Haiying Chen MD, Amy Davis MD and Miguel Reyes-M˙gica MD
A male patient was diagnosed with long segment Hirschsprung disease (HSCR) at birth at an outside hospital. By report, the entire colon and the small bowel up to 6 cm above the ligament of Treitz were aganglionic. The child had been on total parenteral nutrition (TPN) and over time developed TPN-associated liver cirrhosis.
SURGERY and PATHOLOGY FINDINGS
When he was 30 to 40 months old, the patient came to UPMC for multi-visceral transplantation. An intraoperative frozen section consultation from a segment of native proximal jejunum was submitted for assessment of ganglion cells. Ganglion cells were identified in the submucosal nerve plexus (Figure 1), but no ganglion cells were seen in the normal location of the AŘerbach plexus, and instead, the circular and longitudinal layers of the muscularis propria were seen closely apposed without intervening nerve plexus. Based on the abnormal ganglion cell pattern and the history of duodenal involvement by HSCR, the entire small bowel and colon, as well as the distal portion of stomach were explanted and sent to pathology.
On permanent sections, the stomach shows an apparently reduced number of ganglion cells in the myenteric plexus. No definite ganglion cells are seen in the submucosa. The duodenum shows complete absence of ganglion cells in the submucosal and myenteric plexus. (Figures 2 and 3). The remaining tissue following frozen section of proximal jejunum confirms the frozen section impression: multiple clusters of submucosal ganglion cells (Figure 4) but no ganglion cell identified between the two closely apposed muscularis propria layers (Figure 5). Ganglion cells are present in both Meissner's plexus and Henle's plexus. Calretinin immunostain of the same section does not show any calretinin positive nerve fibers in the lamina propria or muscularis mucosae (Figure 6). A calretinin immunostain of normally ganglionated colon (not this patient) is included as positive control (Figure 7). Multiple sections of the rest of the small bowel show no ganglion cells in either submucosal or myenteric plexus. The two muscularis propria layers are closely apposed, as observed in the duodenum and the proximal jejunum. Multiple sections of the colon show the same features: absence of ganglion cells in submucosal (Figure 8) and myenteric plexus (Figure 9). The two muscularis propria layers are closely apposed (Figure 9). Throughout the intestinal tract, there are occasional large nerve trunks between the two muscularis propria layers but no hypertrophic nerve trunks are identified in the submucosa.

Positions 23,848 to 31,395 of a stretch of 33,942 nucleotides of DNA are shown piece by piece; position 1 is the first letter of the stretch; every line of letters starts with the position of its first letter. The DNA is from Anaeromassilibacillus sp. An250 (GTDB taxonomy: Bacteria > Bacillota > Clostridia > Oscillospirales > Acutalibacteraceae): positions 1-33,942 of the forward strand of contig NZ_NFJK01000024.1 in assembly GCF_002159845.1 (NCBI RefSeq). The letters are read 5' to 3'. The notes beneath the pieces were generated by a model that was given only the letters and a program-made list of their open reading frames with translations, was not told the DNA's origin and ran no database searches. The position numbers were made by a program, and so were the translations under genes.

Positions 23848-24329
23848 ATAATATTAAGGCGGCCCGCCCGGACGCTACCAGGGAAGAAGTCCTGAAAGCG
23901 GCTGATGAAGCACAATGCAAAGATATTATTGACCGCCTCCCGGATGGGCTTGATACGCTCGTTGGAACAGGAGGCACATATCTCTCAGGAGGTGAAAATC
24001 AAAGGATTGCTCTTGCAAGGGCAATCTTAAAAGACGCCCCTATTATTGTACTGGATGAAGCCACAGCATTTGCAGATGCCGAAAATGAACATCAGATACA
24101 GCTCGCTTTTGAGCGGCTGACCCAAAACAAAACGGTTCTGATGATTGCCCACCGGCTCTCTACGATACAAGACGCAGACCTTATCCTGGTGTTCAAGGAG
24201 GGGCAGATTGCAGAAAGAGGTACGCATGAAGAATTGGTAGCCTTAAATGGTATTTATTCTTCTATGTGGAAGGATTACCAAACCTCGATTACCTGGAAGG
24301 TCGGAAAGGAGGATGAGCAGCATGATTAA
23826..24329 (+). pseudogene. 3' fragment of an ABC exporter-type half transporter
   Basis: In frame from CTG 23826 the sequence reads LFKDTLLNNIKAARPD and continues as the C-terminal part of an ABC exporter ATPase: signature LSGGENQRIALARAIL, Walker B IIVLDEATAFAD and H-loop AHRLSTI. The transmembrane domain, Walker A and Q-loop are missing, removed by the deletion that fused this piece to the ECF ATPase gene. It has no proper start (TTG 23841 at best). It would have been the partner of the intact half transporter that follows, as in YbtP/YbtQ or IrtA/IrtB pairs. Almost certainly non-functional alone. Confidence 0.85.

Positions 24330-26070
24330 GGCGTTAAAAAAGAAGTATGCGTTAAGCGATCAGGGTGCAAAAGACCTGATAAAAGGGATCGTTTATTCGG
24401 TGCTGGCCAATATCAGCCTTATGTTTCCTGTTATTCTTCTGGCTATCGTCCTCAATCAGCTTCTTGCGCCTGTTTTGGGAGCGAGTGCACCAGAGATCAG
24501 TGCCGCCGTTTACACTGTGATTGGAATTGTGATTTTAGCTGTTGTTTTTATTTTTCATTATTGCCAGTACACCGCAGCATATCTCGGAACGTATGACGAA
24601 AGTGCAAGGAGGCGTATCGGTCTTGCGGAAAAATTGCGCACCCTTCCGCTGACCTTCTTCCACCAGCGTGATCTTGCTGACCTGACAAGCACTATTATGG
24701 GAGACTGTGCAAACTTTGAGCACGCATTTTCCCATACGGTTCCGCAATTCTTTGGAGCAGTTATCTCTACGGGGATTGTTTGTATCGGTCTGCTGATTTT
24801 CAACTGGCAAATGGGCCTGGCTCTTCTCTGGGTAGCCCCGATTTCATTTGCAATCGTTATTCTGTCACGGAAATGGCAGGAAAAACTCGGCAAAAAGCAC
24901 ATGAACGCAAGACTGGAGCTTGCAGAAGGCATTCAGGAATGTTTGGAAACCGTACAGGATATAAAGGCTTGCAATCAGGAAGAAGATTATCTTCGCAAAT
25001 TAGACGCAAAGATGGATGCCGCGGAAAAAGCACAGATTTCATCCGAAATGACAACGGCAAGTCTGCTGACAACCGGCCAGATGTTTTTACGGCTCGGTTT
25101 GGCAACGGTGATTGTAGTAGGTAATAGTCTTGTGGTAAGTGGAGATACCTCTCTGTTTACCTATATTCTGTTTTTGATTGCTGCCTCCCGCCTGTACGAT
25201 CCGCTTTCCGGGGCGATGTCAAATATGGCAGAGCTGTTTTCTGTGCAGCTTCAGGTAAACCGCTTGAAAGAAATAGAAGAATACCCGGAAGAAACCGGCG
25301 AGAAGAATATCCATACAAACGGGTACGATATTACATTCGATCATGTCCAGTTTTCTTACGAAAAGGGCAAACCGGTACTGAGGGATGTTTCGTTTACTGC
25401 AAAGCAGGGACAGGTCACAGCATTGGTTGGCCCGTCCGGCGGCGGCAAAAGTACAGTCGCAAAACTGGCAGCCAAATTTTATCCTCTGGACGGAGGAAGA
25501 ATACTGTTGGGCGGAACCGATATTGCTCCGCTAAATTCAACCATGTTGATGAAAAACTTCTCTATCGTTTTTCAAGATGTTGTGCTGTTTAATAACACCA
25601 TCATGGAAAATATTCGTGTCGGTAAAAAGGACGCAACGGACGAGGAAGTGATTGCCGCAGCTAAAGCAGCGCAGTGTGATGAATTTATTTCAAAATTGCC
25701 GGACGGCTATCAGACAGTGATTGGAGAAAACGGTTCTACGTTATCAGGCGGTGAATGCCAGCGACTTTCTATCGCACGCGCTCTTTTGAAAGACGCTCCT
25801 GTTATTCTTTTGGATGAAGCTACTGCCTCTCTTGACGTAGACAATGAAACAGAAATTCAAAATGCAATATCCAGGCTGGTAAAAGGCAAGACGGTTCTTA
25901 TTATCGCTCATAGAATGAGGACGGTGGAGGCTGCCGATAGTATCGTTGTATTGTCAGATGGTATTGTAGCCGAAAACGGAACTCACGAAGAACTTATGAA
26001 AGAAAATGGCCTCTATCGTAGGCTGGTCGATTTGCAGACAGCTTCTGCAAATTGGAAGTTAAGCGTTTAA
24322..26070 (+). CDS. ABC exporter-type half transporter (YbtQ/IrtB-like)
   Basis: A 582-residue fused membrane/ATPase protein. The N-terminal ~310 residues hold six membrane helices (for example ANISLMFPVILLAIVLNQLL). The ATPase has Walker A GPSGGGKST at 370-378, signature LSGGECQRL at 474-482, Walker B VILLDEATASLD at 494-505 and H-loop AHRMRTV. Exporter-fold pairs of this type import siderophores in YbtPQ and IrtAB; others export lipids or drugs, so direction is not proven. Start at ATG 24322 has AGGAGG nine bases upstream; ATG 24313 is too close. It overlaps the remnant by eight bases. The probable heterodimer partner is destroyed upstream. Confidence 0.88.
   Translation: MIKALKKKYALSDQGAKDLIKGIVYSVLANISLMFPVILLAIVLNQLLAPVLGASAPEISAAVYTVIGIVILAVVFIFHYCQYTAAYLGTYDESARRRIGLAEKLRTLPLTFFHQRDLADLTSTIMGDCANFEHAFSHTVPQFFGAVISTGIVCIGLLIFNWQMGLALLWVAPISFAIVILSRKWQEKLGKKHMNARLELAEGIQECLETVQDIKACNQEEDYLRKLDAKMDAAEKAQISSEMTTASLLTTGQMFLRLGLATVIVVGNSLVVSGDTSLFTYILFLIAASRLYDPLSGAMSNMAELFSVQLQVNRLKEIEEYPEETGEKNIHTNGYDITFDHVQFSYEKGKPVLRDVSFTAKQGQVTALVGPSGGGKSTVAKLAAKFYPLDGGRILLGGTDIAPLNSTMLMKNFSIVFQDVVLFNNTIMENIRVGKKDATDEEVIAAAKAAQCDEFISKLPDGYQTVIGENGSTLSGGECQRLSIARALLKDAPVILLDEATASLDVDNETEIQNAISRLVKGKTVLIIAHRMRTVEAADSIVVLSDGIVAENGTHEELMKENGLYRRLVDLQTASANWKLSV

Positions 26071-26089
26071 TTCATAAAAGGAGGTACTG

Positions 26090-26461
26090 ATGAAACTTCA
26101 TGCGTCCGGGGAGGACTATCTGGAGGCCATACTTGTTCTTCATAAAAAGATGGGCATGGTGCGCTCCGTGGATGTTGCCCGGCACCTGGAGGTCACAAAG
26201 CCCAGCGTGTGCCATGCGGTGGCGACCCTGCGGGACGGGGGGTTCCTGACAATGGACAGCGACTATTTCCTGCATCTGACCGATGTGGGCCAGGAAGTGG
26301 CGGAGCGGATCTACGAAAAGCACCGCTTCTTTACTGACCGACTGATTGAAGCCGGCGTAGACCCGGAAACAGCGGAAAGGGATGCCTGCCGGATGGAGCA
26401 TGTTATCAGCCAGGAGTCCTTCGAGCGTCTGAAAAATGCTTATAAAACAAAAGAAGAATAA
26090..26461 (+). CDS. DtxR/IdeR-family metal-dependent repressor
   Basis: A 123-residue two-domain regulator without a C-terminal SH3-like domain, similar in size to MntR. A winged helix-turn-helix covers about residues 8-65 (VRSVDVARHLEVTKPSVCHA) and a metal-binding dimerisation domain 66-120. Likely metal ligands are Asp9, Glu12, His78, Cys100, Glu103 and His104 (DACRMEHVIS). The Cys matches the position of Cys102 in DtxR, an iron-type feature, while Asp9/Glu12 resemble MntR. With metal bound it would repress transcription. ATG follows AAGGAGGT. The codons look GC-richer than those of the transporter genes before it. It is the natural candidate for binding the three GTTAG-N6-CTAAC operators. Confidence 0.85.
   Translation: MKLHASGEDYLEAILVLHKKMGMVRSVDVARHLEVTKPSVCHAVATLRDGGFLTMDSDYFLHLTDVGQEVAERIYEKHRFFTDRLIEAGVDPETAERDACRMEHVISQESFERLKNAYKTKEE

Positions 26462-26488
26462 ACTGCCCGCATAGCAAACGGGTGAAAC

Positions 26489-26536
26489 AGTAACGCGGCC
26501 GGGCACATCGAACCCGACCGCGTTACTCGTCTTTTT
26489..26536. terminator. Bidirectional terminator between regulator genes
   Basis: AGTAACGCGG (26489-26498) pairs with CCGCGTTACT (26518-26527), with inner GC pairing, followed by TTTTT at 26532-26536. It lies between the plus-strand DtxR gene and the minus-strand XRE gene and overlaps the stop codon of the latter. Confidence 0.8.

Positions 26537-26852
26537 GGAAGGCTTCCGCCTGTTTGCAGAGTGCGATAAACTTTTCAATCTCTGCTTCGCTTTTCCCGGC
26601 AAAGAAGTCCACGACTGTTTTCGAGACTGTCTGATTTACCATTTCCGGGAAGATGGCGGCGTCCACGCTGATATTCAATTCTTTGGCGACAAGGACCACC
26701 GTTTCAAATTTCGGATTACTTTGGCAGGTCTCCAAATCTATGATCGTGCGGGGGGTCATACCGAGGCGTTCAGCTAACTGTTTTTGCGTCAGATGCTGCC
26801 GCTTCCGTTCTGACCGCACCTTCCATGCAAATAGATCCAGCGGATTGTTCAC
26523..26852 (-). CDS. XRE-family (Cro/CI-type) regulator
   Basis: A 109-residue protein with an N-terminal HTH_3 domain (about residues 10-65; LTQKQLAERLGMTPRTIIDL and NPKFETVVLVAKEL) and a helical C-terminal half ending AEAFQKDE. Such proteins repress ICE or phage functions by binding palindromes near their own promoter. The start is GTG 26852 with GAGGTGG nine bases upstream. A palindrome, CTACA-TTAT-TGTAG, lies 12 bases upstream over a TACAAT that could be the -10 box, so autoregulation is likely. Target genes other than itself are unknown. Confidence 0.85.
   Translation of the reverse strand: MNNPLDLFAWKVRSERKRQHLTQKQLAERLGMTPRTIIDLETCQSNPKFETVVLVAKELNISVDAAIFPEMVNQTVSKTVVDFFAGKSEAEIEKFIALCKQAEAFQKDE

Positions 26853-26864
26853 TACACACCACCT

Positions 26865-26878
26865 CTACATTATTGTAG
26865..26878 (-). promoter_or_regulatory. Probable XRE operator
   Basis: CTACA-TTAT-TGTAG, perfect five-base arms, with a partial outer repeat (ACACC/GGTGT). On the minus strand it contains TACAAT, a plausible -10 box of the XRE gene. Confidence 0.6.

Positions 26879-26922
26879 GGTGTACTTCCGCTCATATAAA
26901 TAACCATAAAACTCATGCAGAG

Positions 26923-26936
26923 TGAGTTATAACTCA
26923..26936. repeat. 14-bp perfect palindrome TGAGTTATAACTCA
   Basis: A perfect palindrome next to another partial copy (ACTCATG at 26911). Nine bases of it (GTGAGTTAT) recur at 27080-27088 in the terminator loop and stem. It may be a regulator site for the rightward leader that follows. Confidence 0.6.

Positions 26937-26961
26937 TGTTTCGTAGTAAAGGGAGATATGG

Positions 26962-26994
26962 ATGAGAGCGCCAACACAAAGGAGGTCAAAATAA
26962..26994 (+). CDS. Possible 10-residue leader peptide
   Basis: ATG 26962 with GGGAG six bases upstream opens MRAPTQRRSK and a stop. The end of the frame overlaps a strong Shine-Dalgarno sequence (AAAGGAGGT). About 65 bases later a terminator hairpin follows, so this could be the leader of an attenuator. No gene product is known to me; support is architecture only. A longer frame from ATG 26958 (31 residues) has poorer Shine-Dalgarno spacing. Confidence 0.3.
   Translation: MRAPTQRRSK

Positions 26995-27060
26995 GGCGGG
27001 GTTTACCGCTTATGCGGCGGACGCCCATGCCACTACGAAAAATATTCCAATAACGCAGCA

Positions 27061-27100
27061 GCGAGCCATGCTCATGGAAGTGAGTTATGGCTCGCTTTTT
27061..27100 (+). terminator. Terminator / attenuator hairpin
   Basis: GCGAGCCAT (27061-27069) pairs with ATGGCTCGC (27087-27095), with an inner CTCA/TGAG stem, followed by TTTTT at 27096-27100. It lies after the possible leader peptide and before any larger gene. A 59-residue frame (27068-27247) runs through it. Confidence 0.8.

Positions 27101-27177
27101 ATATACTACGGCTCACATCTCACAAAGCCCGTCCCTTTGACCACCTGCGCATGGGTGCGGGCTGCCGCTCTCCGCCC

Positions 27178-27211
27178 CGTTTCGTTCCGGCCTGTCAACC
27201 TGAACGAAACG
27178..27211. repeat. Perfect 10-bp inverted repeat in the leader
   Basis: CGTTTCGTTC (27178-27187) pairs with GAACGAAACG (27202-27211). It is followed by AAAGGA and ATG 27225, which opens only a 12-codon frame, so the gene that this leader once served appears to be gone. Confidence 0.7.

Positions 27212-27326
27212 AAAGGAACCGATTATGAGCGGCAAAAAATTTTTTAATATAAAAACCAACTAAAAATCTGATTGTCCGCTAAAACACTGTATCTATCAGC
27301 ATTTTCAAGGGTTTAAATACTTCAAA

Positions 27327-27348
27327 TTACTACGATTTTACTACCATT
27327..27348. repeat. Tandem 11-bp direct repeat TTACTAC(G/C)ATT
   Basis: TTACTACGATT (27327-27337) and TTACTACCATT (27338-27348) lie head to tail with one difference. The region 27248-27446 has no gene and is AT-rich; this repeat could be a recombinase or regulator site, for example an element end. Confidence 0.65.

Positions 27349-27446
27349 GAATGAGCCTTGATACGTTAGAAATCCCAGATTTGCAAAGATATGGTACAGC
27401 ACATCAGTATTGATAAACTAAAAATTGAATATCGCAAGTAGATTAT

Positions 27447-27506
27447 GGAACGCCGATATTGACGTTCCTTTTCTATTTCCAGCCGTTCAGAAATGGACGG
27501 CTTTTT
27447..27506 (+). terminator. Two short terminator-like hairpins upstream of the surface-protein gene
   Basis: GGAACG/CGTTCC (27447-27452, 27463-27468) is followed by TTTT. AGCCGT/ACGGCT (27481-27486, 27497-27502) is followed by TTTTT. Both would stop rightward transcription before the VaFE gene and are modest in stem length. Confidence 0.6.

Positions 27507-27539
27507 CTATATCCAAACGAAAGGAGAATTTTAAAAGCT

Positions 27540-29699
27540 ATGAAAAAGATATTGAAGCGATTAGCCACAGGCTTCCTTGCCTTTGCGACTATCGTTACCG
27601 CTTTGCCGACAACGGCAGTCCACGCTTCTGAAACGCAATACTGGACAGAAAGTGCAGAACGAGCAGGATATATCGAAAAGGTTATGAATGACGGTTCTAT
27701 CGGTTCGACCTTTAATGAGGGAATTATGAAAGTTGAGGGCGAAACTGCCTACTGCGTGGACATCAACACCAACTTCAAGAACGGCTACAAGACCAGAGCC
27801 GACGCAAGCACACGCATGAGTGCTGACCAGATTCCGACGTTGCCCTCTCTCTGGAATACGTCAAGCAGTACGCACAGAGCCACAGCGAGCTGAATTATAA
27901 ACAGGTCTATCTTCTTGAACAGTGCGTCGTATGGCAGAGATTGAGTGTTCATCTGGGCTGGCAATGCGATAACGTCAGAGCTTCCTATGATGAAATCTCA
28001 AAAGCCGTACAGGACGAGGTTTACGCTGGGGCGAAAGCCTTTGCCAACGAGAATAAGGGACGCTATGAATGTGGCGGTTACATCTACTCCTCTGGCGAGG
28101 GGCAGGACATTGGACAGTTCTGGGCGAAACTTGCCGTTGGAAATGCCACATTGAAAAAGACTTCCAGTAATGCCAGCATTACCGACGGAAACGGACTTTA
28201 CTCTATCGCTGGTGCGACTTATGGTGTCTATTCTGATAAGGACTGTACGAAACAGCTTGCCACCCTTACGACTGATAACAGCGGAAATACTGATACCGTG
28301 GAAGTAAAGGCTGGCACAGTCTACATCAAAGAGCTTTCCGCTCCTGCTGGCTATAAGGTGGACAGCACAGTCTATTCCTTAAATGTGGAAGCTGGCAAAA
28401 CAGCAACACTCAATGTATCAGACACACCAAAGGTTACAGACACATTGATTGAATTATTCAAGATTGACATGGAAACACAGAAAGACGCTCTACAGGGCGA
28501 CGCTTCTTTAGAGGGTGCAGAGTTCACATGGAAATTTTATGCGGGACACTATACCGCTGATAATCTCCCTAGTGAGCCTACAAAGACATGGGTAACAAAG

What is the diagnosis of the patient? How would you characterize the changes seen in the proximal jejunum?